In the past we have been especially inept in naming the reports that we prepare periodically in hopes of influencing the government or the public. A bad name means quite literally that the document is never read, which in many cases was probably a good thing, because the report itself was deadly dull. A good name shows that you get it, that you have some clue as to who your audience is. Which would you rather read: Perspectives on future directions for elementary particle physics, or From Quarks to the Cosmos? If your report is successful, you would like it to inspire a well-funded experimental initiative. If it has a short catchy name, like Beyond Einstein or Quantum Universe, then you are already a step ahead.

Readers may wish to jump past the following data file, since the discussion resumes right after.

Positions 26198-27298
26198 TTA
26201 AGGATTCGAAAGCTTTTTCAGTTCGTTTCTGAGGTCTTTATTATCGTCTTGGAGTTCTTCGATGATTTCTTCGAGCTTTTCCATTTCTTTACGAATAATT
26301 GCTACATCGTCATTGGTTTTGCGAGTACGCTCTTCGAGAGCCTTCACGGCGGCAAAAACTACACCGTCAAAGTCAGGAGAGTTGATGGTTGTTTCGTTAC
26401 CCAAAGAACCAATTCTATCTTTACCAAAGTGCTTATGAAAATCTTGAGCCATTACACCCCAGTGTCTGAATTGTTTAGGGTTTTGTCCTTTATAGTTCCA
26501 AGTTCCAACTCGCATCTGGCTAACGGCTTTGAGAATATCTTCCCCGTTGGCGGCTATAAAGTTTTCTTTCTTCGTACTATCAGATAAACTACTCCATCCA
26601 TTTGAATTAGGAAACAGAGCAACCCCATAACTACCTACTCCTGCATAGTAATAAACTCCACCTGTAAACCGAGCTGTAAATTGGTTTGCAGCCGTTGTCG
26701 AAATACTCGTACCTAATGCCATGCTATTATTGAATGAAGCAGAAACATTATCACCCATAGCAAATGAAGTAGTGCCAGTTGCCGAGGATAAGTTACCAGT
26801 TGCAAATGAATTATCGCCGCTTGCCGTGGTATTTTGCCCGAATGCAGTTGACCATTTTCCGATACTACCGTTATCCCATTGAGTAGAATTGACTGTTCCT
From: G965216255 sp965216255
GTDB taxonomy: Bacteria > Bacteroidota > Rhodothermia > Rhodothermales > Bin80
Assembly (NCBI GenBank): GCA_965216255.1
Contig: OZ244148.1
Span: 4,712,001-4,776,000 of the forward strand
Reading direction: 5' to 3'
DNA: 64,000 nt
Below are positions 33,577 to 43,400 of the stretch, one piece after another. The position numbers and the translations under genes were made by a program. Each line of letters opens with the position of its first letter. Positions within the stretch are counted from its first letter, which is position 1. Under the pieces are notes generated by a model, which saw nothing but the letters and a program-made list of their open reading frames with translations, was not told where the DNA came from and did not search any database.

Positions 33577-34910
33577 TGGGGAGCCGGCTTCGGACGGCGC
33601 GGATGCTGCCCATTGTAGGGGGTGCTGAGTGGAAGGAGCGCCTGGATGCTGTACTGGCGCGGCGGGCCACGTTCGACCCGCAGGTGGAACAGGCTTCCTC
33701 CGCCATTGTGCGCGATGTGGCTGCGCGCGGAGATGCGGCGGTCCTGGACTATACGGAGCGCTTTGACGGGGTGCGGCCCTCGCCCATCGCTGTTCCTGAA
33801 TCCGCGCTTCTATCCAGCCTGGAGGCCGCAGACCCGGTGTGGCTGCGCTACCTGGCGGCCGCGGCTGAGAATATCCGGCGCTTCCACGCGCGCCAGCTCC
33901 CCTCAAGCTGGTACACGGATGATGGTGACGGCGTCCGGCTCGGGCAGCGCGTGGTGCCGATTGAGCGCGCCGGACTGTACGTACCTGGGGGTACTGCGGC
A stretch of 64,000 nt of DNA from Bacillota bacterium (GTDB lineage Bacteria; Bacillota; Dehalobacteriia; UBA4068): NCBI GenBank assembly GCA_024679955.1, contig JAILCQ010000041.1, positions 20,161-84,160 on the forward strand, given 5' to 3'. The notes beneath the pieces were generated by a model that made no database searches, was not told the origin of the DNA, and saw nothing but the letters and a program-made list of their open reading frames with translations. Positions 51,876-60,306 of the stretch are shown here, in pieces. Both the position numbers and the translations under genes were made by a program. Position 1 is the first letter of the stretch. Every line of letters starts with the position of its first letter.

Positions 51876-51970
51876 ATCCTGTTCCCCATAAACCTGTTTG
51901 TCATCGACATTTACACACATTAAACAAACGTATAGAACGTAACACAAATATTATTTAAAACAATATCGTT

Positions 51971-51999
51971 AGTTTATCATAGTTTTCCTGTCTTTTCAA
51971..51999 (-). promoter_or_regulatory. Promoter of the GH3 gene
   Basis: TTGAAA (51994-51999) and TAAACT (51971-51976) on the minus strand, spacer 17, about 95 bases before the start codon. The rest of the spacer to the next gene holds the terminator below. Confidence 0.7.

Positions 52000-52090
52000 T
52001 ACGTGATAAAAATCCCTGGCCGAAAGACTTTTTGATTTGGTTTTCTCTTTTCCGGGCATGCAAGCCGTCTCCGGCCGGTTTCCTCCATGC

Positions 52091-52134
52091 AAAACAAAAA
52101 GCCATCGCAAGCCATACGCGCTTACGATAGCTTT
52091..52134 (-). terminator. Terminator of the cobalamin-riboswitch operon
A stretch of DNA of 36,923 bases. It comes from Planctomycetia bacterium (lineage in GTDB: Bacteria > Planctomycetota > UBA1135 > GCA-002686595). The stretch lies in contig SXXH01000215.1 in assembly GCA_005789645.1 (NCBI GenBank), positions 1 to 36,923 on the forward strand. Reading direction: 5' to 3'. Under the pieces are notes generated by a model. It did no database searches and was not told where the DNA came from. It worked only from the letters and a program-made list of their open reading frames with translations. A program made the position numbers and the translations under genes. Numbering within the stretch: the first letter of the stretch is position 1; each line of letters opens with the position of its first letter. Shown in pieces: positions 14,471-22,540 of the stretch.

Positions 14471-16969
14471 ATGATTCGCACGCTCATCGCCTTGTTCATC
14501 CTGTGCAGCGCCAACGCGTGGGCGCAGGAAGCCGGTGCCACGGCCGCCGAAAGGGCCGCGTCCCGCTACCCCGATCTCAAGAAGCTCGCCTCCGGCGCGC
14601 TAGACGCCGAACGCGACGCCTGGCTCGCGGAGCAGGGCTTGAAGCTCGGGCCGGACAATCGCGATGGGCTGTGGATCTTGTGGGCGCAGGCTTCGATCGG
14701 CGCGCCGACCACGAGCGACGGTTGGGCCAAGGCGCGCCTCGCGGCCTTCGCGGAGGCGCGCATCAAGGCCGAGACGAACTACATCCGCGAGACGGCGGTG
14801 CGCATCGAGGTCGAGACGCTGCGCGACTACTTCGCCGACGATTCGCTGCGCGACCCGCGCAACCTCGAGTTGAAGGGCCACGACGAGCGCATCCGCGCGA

Clearly we particle physicists (high energy physicists? elementary particle physicists?) have to do better. It could be worse though: we could be cosmologists. The cosmologists have the worst of both worlds. They are plagued by non-serious cutesy names, from the Big Bang all the way to Wimpzillas and the Cardassian Expansion. At the same time, they have decided to adopt the name Standard Model to refer to the currently favored cosmological scheme, apparently because their previous name, the "LambdaCDM Concordance Model" was even worse. Should we charge them a licensing fee?
Joe Lykken is a string theorist at the University of Chicago and Fermilab.